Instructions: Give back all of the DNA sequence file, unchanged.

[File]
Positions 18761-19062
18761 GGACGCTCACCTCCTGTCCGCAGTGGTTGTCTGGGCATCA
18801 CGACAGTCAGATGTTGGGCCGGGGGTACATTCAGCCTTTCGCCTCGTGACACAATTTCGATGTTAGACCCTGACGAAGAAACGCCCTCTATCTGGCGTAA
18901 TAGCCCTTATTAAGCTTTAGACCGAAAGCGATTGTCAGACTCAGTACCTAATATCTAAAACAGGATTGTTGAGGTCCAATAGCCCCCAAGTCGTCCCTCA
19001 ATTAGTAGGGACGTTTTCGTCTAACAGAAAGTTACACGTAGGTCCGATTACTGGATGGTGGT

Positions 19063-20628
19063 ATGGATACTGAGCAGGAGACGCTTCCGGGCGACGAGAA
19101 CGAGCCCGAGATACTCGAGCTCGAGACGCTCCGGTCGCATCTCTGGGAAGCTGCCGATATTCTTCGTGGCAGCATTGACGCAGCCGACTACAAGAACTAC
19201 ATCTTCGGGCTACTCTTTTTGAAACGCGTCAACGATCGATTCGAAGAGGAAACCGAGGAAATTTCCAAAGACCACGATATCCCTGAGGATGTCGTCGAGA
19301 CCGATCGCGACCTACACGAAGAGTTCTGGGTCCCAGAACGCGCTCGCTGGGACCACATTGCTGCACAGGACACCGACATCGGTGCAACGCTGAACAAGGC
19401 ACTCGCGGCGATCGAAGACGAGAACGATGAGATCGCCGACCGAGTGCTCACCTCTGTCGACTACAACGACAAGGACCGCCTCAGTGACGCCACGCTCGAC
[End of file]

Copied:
Positions 18761-19062
18761 GGACGCTCACCTCCTGTCCGCAGTGGTTGTCTGGGCATCA
18801 CGACAGTCAGATGTTGGGCCGGGGGTACATTCAGCCTTTCGCCTCGTGACACAATTTCGATGTTAGACCCTGACGAAGAAACGCCCTCTATCTGGCGTAA
18901 TAGCCCTTATTAAGCTTTAGACCGAAAGCGATTGTCAGACTCAGTACCTAATATCTAAAACAGGATTGTTGAGGTCCAATAGCCCCCAAGTCGTCCCTCA
19001 ATTAGTAGGGACGTTTTCGTCTAACAGAAAGTTACACGTAGGTCCGATTACTGGATGGTGGT

Positions 19063-20628
19063 ATGGATACTGAGCAGGAGACGCTTCCGGGCGACGAGAA
19101 CGAGCCCGAGATACTCGAGCTCGAGACGCTCCGGTCGCATCTCTGGGAAGCTGCCGATATTCTTCGTGGCAGCATTGACGCAGCCGACTACAAGAACTAC
19201 ATCTTCGGGCTACTCTTTTTGAAACGCGTCAACGATCGATTCGAAGAGGAAACCGAGGAAATTTCCAAAGACCACGATATCCCTGAGGATGTCGTCGAGA
19301 CCGATCGCGACCTACACGAAGAGTTCTGGGTCCCAGAACGCGCTCGCTGGGACCACATTGCTGCACAGGACACCGACATCGGTGCAACGCTGAACAAGGC
19401 ACTCGCGGCGATCGAAGACGAGAACGATGAGATCGCCGACCGAGTGCTCACCTCTGTCGACTACAACGACAAGGACCGCCTCAGTGACGCCACGCTCGAC